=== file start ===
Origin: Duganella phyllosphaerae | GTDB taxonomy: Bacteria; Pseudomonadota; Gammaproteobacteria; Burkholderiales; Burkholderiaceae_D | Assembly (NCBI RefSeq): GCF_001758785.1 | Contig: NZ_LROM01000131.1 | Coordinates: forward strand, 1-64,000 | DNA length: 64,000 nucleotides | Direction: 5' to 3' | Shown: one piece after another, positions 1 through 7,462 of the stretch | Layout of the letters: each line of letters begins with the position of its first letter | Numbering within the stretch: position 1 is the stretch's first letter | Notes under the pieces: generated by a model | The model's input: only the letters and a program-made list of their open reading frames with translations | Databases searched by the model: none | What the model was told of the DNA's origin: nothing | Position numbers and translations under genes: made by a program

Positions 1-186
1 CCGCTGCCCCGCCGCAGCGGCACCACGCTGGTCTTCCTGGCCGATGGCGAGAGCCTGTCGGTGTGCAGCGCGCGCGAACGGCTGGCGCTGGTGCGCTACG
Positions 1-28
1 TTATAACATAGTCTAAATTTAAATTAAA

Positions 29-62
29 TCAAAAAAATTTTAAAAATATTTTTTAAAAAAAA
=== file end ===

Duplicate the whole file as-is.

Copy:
Origin: Duganella phyllosphaerae | GTDB taxonomy: Bacteria; Pseudomonadota; Gammaproteobacteria; Burkholderiales; Burkholderiaceae_D | Assembly (NCBI RefSeq): GCF_001758785.1 | Contig: NZ_LROM01000131.1 | Coordinates: forward strand, 1-64,000 | DNA length: 64,000 nucleotides | Direction: 5' to 3' | Shown: one piece after another, positions 1 through 7,462 of the stretch | Layout of the letters: each line of letters begins with the position of its first letter | Numbering within the stretch: position 1 is the stretch's first letter | Notes under the pieces: generated by a model | The model's input: only the letters and a program-made list of their open reading frames with translations | Databases searched by the model: none | What the model was told of the DNA's origin: nothing | Position numbers and translations under genes: made by a program

Positions 1-186
1 CCGCTGCCCCGCCGCAGCGGCACCACGCTGGTCTTCCTGGCCGATGGCGAGAGCCTGTCGGTGTGCAGCGCGCGCGAACGGCTGGCGCTGGTGCGCTACG
Positions 1-28
1 TTATAACATAGTCTAAATTTAAATTAAA

Positions 29-62
29 TCAAAAAAATTTTAAAAATATTTTTTAAAAAAAA